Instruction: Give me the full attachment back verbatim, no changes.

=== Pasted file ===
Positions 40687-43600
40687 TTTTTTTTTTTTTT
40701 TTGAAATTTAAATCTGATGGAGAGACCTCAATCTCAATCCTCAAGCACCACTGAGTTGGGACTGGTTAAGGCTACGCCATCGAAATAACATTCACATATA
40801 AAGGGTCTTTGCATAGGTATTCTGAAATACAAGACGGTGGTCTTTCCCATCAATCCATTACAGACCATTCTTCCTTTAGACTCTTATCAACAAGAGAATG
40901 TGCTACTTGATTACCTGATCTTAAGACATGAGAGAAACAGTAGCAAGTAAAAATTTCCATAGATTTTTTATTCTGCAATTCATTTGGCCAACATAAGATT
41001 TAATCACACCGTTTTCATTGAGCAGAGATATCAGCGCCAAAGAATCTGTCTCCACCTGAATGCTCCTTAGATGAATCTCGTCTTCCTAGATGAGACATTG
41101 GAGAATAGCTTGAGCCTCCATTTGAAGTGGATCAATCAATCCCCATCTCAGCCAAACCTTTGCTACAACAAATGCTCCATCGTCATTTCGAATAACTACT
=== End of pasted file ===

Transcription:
Positions 40687-43600
40687 TTTTTTTTTTTTTT
40701 TTGAAATTTAAATCTGATGGAGAGACCTCAATCTCAATCCTCAAGCACCACTGAGTTGGGACTGGTTAAGGCTACGCCATCGAAATAACATTCACATATA
40801 AAGGGTCTTTGCATAGGTATTCTGAAATACAAGACGGTGGTCTTTCCCATCAATCCATTACAGACCATTCTTCCTTTAGACTCTTATCAACAAGAGAATG
40901 TGCTACTTGATTACCTGATCTTAAGACATGAGAGAAACAGTAGCAAGTAAAAATTTCCATAGATTTTTTATTCTGCAATTCATTTGGCCAACATAAGATT
41001 TAATCACACCGTTTTCATTGAGCAGAGATATCAGCGCCAAAGAATCTGTCTCCACCTGAATGCTCCTTAGATGAATCTCGTCTTCCTAGATGAGACATTG
41101 GAGAATAGCTTGAGCCTCCATTTGAAGTGGATCAATCAATCCCCATCTCAGCCAAACCTTTGCTACAACAAATGCTCCATCGTCATTTCGAATAACTACT